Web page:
The Long Journey Home: 2016’s Desires, Part 2!

In Desire, Discipleship, Formation, Prayer, Purpose and Meaning by BizgaineyLeave a Comment

“But the things that began to happen after that were so great and beautiful that I cannot write them.”

The above quote is the way C.S. Lewis begins the closing pages of his final book in the Chronicles of Narnia Series, The Last Battle.  The Last Battle is my favorite of the Narnia series!  Lewis goes on to say – in painting his picture of heaven,  “And for us this is the end of all the stories, and we can most truly say that they all lived happily ever after. …
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Emanuel A.M.E. Church, Thank You for Praying. I will pray for you today!

In Brokenness, Culture, Ministry, Prayer by Bizgainey5 Comments

Dear brothers and sisters of Emanuel A.M.E. Church in Charleston,

I prayed for you this past Sunday.  I didn’t call you by name, but I did pray for you.

Every Sunday I pray for every church and gathering of God’s children week in and week out.

This week, this coming Sunday – a day in which we honor the Father – as I prepare to come before my congregation, I will pray for you by name.

Emanuel A.M.E. Church in Charleston

I will pray for the dear city in …
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Wisdom For Your Week: Prayer, A Way of Being with God

In Formation, Prayer, Spiritual Formation, Uncategorized, WORD OF THE WEEK by Bizgainey1 Comment

PRAYER, A WAY OF BEING WITH GOD Prayer seems to be Paul’s term for the deep inner posture of one’s being toward God in open receptivity and pliable responsiveness. It is the term he uses when he exhorts us to “pray constantly” (1 Thess 5:17 RSV), to “continue steadfastly in prayer” (Col 4:2 RSV), to “be constant in prayer” (Rom 12:12 RSV). Praying without ceasing obviously presumes an inner posture of being for its fulfillment, a posture that undergirds all the activities and relationships of life. With this term Paul…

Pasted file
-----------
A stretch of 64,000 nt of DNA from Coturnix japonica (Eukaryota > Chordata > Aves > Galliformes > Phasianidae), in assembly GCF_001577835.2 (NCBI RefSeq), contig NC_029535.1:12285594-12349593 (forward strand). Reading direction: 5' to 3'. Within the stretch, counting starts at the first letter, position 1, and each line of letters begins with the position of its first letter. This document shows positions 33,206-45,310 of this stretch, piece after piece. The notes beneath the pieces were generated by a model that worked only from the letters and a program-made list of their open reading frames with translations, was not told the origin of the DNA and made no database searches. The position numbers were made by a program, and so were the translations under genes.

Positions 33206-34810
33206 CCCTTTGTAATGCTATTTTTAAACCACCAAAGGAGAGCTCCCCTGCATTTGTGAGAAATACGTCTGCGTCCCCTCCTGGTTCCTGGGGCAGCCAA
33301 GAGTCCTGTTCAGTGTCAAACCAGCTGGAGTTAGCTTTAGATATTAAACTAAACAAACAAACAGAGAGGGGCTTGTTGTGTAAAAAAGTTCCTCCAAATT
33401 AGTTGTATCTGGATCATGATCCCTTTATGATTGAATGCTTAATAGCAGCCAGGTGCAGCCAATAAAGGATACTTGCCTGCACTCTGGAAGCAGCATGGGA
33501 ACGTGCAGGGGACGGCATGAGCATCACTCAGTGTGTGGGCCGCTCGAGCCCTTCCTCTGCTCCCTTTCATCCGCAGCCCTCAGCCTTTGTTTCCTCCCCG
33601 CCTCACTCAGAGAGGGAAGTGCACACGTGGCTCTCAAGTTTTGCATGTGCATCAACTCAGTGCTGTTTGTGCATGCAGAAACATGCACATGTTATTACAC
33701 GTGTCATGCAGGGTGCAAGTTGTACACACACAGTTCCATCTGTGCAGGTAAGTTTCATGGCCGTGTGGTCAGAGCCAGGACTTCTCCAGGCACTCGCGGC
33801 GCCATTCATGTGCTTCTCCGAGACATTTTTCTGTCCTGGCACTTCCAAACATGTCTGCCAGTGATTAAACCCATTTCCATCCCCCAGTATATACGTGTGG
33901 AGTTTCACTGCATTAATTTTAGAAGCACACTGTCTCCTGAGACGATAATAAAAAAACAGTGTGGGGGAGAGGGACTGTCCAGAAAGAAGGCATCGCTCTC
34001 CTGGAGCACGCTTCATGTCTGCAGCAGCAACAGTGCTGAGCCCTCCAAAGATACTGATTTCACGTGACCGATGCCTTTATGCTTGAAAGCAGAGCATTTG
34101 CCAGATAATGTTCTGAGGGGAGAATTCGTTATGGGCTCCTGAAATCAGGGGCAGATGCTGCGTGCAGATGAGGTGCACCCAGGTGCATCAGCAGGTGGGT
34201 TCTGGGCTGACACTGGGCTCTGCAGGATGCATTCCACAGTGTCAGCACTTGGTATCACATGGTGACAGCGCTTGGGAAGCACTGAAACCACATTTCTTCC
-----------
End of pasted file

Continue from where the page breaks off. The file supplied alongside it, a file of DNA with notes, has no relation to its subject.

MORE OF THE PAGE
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Word/Quote of the Week

In Prayer by Bizgainey4 Comments

 

PRAYER

For a man of prayer is, in the final analysis, the man who is able to recognize in others the face of the Messiah and make visible what was hidden, make touchable what was unreachable. The man of prayer is a leader precisely because through his articulation of God’s work within himself he can lead others out of confusion to clarification; through his compassion he can guide them out of the closed circuits of their in-groups to the wide world of humanity; and through his critical contemplation he …
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